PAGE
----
No player is more dependent upon finishing with the double 20 segment, and in 2017 Price could only manage 36.8% of these.
When he missed below the double, moreover, he could only count on hitting double ten 34.9% of the time.
Price's strategy has not changed - in fact, double 20 represents an even larger percentage now of his finishing doubles hit.
But when this player hits tops 233 times on stage in a year, his accuracy on other segments matters very little - though it doesn't hurt that Price is now hitting the bullseye with greater accuracy than that which he brought to bear on normal doubles five years ago!
Price's probability of hitting double 20 is now almost 46%, and on double ten it is 43%. One can expect Price to check out in 15 darts or fewer in a majority of his legs now, where before (2016) he was managing to do so barely more than a quarter of the time.
Against Joe Cullen and Adrian Lewis in The Masters, Price managed to hit a majority of his treble 20 targets as well, averaging 104 and 105 with no trouble - averages which Price had not achieved on television in long format until five years into his PDC career.
Price and Van Gerwen are now quite evenly-matched opponents; four of their last nine matches have gone to deciding legs, with Price winning three of the last six.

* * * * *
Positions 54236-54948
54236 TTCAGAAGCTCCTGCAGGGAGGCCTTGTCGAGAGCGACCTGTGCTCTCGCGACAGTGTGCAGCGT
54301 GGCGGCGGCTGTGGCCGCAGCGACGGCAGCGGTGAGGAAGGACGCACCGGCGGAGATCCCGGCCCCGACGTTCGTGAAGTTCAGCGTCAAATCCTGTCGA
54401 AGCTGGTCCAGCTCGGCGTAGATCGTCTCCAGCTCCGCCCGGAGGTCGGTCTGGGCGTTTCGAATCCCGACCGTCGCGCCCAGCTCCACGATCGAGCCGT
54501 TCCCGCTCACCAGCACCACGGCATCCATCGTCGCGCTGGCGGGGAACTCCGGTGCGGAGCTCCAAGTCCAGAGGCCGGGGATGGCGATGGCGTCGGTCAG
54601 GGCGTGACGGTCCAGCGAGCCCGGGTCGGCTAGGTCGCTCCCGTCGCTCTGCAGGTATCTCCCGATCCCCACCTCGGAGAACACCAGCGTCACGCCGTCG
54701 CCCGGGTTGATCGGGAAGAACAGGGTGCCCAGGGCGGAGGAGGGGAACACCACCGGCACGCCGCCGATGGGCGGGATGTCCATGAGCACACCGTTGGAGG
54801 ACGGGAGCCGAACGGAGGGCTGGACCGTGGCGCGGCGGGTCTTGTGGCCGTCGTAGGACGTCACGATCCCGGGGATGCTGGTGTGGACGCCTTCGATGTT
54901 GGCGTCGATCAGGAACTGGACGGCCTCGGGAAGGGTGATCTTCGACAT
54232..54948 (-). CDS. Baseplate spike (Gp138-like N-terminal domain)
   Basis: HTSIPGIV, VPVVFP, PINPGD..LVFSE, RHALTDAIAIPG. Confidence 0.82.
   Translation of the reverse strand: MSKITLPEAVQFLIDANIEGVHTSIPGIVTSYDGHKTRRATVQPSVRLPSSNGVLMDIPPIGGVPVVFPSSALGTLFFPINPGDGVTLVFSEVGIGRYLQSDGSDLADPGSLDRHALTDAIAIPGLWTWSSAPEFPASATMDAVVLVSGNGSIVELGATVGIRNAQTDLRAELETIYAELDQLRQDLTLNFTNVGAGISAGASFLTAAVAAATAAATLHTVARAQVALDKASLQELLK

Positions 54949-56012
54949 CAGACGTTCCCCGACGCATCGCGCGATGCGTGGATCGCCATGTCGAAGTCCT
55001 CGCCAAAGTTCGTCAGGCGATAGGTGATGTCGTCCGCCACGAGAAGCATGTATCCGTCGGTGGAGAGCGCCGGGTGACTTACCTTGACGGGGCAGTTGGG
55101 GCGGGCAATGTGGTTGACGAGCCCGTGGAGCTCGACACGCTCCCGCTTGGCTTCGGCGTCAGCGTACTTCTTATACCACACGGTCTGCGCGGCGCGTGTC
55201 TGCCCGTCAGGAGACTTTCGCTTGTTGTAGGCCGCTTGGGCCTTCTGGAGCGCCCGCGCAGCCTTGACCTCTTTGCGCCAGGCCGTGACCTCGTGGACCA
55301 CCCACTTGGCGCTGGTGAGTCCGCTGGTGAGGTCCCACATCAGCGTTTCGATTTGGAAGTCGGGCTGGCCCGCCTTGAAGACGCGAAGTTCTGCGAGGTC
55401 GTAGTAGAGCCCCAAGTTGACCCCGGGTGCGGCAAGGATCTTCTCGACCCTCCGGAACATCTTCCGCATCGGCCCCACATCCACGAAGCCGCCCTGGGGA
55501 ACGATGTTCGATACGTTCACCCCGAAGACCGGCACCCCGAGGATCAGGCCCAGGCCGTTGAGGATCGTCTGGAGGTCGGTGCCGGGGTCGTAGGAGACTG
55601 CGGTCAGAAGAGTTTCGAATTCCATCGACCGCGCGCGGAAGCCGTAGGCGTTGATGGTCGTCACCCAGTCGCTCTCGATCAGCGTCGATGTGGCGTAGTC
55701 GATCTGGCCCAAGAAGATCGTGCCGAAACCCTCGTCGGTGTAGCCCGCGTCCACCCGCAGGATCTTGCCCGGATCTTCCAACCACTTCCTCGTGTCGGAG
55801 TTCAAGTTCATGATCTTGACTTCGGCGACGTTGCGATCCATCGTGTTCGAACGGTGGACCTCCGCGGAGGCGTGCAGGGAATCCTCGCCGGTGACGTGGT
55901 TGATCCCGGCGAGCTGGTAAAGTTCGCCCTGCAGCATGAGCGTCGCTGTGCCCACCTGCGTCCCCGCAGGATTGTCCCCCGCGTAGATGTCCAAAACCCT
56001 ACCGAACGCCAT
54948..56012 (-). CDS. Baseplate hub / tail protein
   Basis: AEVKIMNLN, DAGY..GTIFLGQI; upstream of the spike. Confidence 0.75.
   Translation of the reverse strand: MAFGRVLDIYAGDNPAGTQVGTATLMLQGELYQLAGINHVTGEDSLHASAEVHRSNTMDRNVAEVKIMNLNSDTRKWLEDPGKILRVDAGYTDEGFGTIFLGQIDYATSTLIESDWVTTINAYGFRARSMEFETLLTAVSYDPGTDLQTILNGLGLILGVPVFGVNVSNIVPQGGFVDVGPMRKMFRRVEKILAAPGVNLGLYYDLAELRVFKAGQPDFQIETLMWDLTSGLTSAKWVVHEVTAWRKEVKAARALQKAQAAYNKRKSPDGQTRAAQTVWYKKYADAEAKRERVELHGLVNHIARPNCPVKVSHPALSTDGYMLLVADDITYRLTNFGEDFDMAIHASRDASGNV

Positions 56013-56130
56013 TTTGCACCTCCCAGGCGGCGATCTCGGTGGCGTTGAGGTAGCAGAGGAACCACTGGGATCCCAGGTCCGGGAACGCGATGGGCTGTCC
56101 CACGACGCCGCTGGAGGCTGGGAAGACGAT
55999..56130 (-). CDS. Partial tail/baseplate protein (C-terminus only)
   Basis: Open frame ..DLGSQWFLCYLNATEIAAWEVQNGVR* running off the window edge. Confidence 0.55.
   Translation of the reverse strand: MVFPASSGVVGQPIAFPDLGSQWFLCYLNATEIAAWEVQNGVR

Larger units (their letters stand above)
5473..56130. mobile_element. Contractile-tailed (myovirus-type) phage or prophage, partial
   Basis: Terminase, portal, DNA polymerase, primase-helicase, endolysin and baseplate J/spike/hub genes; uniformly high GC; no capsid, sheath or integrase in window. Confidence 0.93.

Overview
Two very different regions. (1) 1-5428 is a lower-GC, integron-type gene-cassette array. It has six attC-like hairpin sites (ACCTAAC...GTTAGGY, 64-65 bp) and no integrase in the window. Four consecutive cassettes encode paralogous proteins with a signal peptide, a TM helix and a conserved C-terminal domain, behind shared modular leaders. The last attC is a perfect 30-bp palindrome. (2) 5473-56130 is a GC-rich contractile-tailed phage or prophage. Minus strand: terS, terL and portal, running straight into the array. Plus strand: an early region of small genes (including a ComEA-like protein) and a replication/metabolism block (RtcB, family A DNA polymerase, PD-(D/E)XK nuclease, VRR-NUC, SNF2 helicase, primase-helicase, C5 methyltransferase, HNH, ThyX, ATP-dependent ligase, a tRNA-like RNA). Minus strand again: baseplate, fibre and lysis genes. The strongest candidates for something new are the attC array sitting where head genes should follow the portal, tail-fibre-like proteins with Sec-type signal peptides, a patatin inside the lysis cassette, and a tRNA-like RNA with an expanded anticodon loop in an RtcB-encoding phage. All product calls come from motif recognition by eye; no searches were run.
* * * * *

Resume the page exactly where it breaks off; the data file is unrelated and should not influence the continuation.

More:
Price has also been at the forefront of increases in ton-plus checkouts in the PDC - when Gerwyn Price and Stephen Bunting struck a record 13 three-figure checkouts in their World Championship semi-final on January 2, it represented the culmination of a banner event for high finishes, with Price leading the way.
A total of 231 checkouts of 99 and 101-170 were completed over the 16 days of the 2020/21 World Championship, representing 12.7% of all legs played.
Fans of the World Championship are increasingly treated to scintillating finishing; 40% more legs are being won with high finishes than in 2007, the first World Championship for which we have complete records.
Price alone was responsible for 21 of those, representing a completion rate of 19% of all attempts and more high finishes than in every previous World Championship appearance of his career combined.
Considering that Price was only hitting 7% of his ton-plus finishes five years ago, new World Champion is now more than twice as likely to steal a leg from under the nose of an opponent with a last-minute high finish than he was in the early days of his career.
The above is just an illustrative sample of the improvements Jonny Clayton and Gerwyn Price have brought about in their own games; indeed it is almost impossible to identify any elements of their game which have deteriorated over the past five years.
These two Welshmen have had success almost without parallel in the PDC from their other countrymen.
After the World Championship the percentage of all Order of Merit income held by Welshmen surpassed that held by Scotsmen for the first time in more than a decade.
With no darting juggernauts like the 2016 Michael van Gerwen or 2011 Phil Taylor to stand in their way, the personal glory of Price and Clayton has renewed the hopes of an entire nation of darts fans, who have much to hope for, and much to expect, in 2021.
Follow Christopher Kempf on Twitter through @Ochepedia.